The medal chase promises to be exciting with Park, Ko and Piller at the head of affairs, and the experienced Korean admitted: It was very challenging (in the) conditions.  I feel like I really struggled out there.  My putting was really, really good today, six birdies out in those conditions is phenomenal. I’m very happy with where I'm positioned right now. “

In spite of the uncertainty over her fitness due to a long-term thumb injury, Park has belief in her ability to strike gold. She added: “Somewhere in my heart, after I made the decision to play this week, I really believed in myself that I can do it.  If I didn't have a trust in myself, I wouldn't be playing this week.”

Feng, who moved into podium contention, confirmed that the wind had caused considerable difficulties. She explained: “The wind stayed in the same direction but it was kind of gusty at some points.  It was hard out there, because even for me – and I'm not a short hitter - I used 3‑wood into the greens on three par 4s, and that's not very normal.  It was really tough.  You just need to stay patient the whole day, and I think I did.”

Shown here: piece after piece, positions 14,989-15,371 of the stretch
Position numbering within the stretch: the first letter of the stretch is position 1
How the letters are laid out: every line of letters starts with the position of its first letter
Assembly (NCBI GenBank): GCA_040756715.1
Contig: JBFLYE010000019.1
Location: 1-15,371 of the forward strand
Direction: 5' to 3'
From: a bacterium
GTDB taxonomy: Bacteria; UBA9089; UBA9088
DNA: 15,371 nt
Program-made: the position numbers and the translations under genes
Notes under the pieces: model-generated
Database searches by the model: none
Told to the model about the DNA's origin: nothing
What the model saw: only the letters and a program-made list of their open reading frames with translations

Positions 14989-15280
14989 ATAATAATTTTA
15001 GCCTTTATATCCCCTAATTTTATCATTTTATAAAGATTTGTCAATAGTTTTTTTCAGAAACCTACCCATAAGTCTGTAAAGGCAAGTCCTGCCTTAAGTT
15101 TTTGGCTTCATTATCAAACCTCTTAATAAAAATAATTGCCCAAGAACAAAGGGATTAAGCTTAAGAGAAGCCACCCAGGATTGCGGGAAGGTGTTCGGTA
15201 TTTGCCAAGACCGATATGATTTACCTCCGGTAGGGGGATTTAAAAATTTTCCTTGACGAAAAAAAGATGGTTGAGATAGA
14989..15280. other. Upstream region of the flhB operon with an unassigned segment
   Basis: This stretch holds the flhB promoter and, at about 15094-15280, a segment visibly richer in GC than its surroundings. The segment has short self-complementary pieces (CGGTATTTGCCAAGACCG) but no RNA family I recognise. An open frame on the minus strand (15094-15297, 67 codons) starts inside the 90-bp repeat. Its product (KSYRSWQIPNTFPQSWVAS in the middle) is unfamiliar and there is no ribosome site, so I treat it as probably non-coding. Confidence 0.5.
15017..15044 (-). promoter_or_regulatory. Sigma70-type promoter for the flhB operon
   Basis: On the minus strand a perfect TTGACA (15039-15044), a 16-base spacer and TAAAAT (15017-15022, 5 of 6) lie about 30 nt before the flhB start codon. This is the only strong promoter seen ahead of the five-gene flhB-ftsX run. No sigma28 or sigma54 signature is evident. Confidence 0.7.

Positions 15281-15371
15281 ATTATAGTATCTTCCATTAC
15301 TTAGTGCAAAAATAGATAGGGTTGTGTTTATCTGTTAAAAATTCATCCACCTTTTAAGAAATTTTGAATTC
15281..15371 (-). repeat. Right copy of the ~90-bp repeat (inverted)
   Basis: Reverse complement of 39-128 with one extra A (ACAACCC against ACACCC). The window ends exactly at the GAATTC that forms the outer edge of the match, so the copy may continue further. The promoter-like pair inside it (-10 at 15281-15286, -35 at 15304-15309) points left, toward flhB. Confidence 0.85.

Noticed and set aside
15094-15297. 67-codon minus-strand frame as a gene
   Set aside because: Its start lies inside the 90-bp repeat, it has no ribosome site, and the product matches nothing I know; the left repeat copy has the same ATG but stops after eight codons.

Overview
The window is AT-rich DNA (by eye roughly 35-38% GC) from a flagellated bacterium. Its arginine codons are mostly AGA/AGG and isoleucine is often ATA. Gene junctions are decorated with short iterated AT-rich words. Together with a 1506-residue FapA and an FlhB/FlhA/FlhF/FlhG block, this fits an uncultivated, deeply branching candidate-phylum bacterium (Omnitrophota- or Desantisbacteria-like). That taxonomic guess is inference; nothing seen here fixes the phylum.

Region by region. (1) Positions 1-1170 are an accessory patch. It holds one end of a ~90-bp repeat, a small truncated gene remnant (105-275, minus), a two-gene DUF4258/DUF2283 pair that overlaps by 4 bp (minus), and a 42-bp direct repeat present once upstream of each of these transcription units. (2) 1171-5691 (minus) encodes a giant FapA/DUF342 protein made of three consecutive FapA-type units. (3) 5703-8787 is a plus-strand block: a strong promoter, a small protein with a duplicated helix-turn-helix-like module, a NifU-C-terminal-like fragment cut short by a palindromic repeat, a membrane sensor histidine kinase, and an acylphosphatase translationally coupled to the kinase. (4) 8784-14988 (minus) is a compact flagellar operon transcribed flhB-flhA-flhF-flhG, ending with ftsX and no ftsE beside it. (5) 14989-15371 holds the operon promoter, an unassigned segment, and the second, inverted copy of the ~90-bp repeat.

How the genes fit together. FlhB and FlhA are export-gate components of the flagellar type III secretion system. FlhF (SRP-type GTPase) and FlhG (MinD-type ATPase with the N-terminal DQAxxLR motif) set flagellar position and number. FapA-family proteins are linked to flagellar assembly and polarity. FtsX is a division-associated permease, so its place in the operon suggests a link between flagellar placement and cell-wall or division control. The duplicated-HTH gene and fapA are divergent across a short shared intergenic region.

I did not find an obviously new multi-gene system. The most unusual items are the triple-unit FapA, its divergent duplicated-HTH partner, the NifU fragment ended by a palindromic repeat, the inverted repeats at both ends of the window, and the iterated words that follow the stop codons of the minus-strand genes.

Hull still believes she is playing well enough to win. She said: “I scrambled quite well. I'm happy with the position that I'm in.  And I'm only in tied fifth position and that's nothing going into tomorrow. Anything can happen on a Sunday in a major – or in this case, the Olympics.”

Ariya Jutanugarn of Thailand, the most recent major champion in women’s golf, was forced to retire after 13 holes due to a knee injury.

Inbee Park 202 (66, 66, 70)

“I think having big names on the leaderboard can make everything a lot more exciting and that can help women's golf grow a lot bigger. I'm very happy what we are showing in the Olympic golf right now.  It's really exciting for everyone.  Really exciting for me.  Really exciting for all the other players that are competing.  Exciting for all the people who are watching.  Yeah, it's a great scenario.”